No, this blog post is not about Union Bank of Switzerland on top of Union Bank of India!
Late Wednesday night, I chanced upon this article in New York Times. The article was about how the society would have to redistribute sex just as it is contemplating income re-distribution. ‘Sexual inequality’ is an issue! I suppose just as our elites have come up Universal Basic Income (UBI), they may come up with Universal Basic Sex (UBS) as an answer.
One hare-brained solution deserves another or builds on another. Incidentally, there are reportsthat a widely-watched trial of UBI in Finland is being shelved. There are official denials. But, it is evident that there is some serious re-thinking going on.
Sexual inequality or a discussion of sexual redistirbution misses at least a few important things. It is not an asset or endowment that people are entitled to expect from their government. It makes a public policy issue of an almost entirely private matter. Second, it misses the point that sex involves two people and their mutual consent.
Apart from these angles, there was one sentence in the article that set me thinking. It comes at the end of an interesting discussion:
…. because the culture’s dominant message about sex is still essentially Hefnerian, despite certain revisions attempted by feminists since the heyday of the Playboy philosophy — a message that frequency and variety in sexual experience is as close to a summum bonum as the human condition has to offer, that the greatest possible diversity in sexual desires and tastes and identities should be not only accepted but cultivated, and that virginity and celibacy are at best strange and at worst pitiable states. And this master narrative, inevitably, makes both the new inequalities and the decline of actual relationships that much more difficult to bear …
… which in turn encourages people, as ever under modernity, to place their hope for escape from the costs of one revolution in a further one yet to come, be it political, social or technological, which will supply if not the promised utopia at least some form of redress for the many people that progress has obviously left behind.
There is an alternative, conservative response, of course — namely, that our widespread isolation and unhappiness and sterility might be dealt with by reviving or adapting older ideas about the virtues of monogamy and chastity and permanence and the special respect owed to the celibate.
But this is not the natural response for a society like ours. Instead we tend to look for fixes that seem to build on previous revolutions, rather than reverse them. [Emphasis mine]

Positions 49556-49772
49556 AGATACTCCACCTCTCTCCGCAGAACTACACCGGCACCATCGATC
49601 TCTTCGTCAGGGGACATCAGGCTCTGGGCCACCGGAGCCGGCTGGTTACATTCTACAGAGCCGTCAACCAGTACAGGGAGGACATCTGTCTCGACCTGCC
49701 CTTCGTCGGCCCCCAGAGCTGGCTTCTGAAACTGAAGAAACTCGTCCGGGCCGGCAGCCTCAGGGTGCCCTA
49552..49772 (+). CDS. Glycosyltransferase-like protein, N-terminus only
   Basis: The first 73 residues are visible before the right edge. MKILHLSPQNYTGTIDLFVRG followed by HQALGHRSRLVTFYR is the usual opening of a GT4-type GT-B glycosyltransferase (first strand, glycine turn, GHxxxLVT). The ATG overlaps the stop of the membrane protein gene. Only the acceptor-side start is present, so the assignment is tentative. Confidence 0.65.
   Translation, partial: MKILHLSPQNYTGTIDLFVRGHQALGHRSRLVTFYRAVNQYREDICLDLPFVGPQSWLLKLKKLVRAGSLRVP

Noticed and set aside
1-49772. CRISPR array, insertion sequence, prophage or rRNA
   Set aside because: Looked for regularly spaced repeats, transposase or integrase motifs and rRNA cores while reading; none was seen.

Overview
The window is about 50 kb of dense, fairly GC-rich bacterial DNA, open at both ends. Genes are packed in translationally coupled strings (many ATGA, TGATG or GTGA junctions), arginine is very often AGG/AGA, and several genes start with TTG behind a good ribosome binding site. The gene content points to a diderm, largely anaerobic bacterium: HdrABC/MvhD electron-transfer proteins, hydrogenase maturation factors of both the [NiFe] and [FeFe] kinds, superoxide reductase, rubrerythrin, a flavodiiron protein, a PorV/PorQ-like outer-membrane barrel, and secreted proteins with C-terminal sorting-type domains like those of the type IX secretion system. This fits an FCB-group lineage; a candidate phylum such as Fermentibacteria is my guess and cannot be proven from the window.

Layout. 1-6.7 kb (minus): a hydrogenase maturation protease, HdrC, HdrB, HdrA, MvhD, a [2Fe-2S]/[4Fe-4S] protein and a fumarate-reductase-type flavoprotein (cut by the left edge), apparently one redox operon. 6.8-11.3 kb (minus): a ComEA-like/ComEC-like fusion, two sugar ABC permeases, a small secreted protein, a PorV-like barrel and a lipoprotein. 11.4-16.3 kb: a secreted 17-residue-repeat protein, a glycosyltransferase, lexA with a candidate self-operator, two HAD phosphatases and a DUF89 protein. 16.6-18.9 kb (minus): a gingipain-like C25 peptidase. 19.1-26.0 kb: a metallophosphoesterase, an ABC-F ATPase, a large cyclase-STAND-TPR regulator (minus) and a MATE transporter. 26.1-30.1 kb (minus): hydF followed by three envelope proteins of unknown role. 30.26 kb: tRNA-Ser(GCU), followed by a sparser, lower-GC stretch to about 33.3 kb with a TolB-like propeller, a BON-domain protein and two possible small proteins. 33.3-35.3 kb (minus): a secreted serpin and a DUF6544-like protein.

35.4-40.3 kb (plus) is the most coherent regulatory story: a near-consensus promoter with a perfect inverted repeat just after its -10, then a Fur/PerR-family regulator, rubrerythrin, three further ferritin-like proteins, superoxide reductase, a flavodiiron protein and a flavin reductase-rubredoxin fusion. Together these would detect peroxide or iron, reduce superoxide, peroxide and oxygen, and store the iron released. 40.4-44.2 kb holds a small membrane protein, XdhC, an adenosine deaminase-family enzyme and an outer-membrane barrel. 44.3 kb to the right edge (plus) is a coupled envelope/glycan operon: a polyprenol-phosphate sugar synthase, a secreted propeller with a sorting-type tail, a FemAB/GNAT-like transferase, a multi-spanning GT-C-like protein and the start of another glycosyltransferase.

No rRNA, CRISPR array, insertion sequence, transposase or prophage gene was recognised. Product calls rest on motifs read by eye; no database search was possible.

The highlighted sentence is interesting. In many cases (not all), it makes sense for humans to roll back and reverse. Progress is not always building on what you already have. That is linear. Going back to something is circular. Life is not lived linearly. But, that is the western idea of progress.
Progress is the ability to accept that certain things are not progressive but regressie and that not all ‘incremental’ advances enhance well-being and happiness, on balance. If you are in the wrong lane, reversing course is not only sensible but also the only option.
But, it is very unlikely that humans can think like that because they have been conditioned to think that progress is ‘building on what you have’ and not letting go of what you have.
That is why sometimes, a logical and reasonable answer is that we are doomed, because we never pause to reflect and retrace. Very likely that such a capability has deserted us.
That is why I concluded my MINT column on Tuesday in a somewhat ‘hopeless’ or ‘helpless’ state but yet nurturing the hope that they ‘shock’ some readers into thinking deeper about it. Two of my friends were disappointed with the concluding sentiment and one of them had a solid explanation as to why it was not the most appropriate conclusion.
The restrictions of a column did not allow me to elaborate in detail the above and, in all honesty, I had not thought through. But, the article, ‘Redistribution of sex’ made me realise better for myself as to the wellspring of the ‘concluding hoplelessness’ of my column. That is, the vast majority of us – conditioned to the linear depiction of life on earth – life lived forward – are not capable of viewing it as circular and hence, reversing course on occasions.